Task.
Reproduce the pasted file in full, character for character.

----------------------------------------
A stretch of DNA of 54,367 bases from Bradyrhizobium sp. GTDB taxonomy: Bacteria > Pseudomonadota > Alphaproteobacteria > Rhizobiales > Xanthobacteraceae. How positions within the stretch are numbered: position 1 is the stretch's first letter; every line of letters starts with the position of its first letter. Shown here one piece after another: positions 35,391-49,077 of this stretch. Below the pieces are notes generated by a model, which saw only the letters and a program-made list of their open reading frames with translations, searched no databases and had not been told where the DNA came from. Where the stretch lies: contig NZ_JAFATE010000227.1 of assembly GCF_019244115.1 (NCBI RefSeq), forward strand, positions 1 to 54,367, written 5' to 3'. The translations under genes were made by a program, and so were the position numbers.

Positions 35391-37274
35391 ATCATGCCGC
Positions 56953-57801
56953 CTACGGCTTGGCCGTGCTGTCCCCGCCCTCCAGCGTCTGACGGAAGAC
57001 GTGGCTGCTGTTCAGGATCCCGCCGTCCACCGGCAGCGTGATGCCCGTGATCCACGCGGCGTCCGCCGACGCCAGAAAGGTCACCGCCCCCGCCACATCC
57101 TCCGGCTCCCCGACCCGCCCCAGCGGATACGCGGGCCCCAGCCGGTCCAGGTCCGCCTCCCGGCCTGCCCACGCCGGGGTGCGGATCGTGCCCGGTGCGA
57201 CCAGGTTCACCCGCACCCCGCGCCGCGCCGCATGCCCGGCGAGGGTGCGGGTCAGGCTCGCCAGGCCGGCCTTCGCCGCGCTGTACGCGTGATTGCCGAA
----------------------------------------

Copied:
A stretch of DNA of 54,367 bases from Bradyrhizobium sp. GTDB taxonomy: Bacteria > Pseudomonadota > Alphaproteobacteria > Rhizobiales > Xanthobacteraceae. How positions within the stretch are numbered: position 1 is the stretch's first letter; every line of letters starts with the position of its first letter. Shown here one piece after another: positions 35,391-49,077 of this stretch. Below the pieces are notes generated by a model, which saw only the letters and a program-made list of their open reading frames with translations, searched no databases and had not been told where the DNA came from. Where the stretch lies: contig NZ_JAFATE010000227.1 of assembly GCF_019244115.1 (NCBI RefSeq), forward strand, positions 1 to 54,367, written 5' to 3'. The translations under genes were made by a program, and so were the position numbers.

Positions 35391-37274
35391 ATCATGCCGC
Positions 56953-57801
56953 CTACGGCTTGGCCGTGCTGTCCCCGCCCTCCAGCGTCTGACGGAAGAC
57001 GTGGCTGCTGTTCAGGATCCCGCCGTCCACCGGCAGCGTGATGCCCGTGATCCACGCGGCGTCCGCCGACGCCAGAAAGGTCACCGCCCCCGCCACATCC
57101 TCCGGCTCCCCGACCCGCCCCAGCGGATACGCGGGCCCCAGCCGGTCCAGGTCCGCCTCCCGGCCTGCCCACGCCGGGGTGCGGATCGTGCCCGGTGCGA
57201 CCAGGTTCACCCGCACCCCGCGCCGCGCCGCATGCCCGGCGAGGGTGCGGGTCAGGCTCGCCAGGCCGGCCTTCGCCGCGCTGTACGCGTGATTGCCGAA